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In Act III, Scene 3 of Shakespeare's Hamlet, why does Hamlet not kill Claudius?
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In Act III, Scene 3, Hamlet has quietly made his way to the door outside Claudius's chamber. He watches as the king kneels to pray, and recognizes that this would in a way be an ideal time to kill him and be done with it. He decides not to do so, though, out of the possibility that, if caught in prayer, the king might go to heaven, which would defeat the purpose of trying to avenge his father's death in the first place. Instead, he says, he will try to catch the king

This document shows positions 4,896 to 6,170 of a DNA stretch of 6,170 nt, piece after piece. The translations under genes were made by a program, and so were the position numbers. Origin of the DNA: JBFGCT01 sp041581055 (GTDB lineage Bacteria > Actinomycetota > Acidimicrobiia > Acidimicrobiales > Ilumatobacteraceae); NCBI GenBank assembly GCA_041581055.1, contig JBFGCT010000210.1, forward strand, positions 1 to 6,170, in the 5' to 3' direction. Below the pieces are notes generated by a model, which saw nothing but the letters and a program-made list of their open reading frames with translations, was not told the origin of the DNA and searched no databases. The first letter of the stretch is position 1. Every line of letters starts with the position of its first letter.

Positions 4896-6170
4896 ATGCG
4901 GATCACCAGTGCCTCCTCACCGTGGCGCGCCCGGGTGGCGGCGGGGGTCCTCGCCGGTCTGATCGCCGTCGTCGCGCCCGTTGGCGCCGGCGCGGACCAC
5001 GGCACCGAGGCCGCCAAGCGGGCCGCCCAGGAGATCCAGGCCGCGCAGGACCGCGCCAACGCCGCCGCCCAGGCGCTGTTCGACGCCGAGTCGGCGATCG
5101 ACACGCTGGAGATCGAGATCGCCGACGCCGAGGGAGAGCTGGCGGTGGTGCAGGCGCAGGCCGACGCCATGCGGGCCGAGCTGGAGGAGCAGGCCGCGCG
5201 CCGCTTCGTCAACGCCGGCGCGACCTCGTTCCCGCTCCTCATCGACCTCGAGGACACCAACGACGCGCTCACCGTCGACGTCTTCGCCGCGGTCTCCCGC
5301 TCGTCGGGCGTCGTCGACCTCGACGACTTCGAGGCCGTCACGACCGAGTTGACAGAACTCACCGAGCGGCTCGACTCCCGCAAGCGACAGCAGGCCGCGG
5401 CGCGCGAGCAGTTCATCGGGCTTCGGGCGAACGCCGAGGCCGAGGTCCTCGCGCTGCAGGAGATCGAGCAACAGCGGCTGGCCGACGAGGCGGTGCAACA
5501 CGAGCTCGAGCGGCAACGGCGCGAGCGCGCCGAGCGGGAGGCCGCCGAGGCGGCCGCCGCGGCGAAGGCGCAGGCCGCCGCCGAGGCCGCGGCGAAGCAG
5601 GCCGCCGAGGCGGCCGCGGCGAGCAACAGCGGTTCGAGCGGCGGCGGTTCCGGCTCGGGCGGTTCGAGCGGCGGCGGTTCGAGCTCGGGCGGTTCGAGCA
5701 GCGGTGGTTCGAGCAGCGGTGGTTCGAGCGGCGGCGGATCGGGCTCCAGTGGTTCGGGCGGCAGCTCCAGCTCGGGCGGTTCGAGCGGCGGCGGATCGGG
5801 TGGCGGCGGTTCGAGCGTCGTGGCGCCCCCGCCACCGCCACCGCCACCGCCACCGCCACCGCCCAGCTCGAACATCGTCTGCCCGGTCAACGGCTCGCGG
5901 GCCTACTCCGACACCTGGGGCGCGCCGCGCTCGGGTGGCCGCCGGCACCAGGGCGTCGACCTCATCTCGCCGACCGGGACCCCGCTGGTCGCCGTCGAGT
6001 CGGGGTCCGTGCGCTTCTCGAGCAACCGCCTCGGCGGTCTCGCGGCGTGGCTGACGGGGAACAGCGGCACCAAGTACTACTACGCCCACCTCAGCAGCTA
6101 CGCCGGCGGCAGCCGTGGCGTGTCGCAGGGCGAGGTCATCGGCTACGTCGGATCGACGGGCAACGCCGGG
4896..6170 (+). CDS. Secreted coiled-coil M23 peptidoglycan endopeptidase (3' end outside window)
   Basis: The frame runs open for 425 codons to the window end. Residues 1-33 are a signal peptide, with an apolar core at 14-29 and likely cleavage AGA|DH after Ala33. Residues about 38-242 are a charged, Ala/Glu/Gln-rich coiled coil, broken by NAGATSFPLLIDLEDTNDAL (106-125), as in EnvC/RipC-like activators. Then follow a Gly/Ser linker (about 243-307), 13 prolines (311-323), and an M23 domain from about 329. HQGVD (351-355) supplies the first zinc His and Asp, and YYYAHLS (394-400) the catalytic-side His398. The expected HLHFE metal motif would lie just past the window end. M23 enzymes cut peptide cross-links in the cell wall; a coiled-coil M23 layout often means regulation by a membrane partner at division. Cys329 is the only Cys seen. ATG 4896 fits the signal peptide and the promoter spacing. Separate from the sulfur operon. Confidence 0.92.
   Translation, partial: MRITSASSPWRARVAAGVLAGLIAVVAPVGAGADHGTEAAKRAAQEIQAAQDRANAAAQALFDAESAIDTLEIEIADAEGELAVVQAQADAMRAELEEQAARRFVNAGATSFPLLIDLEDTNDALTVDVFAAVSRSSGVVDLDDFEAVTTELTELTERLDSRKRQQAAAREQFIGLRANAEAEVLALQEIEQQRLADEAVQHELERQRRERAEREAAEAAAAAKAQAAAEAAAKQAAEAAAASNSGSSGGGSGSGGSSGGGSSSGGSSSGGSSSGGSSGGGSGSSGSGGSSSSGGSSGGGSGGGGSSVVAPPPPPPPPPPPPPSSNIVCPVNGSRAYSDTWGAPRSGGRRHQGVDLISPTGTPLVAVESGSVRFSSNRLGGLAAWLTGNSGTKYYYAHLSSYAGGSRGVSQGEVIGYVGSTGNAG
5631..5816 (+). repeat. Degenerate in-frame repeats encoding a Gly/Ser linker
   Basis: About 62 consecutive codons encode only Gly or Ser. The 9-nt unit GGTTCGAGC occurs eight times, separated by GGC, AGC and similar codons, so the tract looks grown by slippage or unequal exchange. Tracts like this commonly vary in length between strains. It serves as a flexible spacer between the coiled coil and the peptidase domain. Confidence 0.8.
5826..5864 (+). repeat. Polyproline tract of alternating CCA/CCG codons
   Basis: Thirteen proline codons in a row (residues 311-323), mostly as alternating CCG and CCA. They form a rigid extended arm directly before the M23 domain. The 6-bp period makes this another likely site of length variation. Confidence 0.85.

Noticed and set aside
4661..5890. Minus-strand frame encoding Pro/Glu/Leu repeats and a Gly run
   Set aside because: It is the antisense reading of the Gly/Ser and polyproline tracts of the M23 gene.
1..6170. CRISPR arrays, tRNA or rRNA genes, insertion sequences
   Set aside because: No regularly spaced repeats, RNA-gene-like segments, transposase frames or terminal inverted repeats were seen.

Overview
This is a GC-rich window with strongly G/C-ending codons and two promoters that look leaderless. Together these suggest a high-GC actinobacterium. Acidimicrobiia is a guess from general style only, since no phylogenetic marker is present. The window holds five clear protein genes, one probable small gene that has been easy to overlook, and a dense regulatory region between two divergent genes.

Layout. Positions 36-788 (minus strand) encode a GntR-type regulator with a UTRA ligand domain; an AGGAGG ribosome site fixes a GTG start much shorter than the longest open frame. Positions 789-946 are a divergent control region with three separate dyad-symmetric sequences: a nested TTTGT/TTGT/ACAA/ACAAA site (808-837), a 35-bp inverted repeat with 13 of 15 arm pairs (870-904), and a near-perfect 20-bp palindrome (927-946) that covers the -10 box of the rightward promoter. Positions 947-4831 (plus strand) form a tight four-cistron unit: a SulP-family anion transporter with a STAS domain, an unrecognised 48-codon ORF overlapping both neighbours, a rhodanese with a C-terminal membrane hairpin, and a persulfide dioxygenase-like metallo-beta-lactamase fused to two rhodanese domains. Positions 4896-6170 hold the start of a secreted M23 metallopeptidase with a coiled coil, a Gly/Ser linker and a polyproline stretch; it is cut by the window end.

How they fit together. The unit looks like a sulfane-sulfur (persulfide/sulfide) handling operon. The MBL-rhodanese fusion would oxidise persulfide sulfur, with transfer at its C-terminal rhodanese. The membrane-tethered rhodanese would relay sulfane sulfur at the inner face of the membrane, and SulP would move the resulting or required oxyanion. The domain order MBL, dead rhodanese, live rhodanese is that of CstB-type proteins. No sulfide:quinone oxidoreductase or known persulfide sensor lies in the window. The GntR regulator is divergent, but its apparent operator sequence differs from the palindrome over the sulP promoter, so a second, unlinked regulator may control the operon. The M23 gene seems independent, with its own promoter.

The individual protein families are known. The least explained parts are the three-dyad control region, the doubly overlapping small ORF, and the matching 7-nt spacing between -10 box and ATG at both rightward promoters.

When he is drunk asleep; or in his rage;
Or in the incestuous pleasure of his bed;
At game, a-swearing, or about some act
That has no relish of salvation in't...
This will guarantee that Claudius will not make it to heaven, and that his soul will be as "damn'd and black as hell, whereto it goes." Only in this way will his father's murder truly be avenged. Hamlet does not just want to destroy the king's body but his soul as well.
Posted by rrteacher on November 1, 2012 at 2:16 AM (Answer #1)
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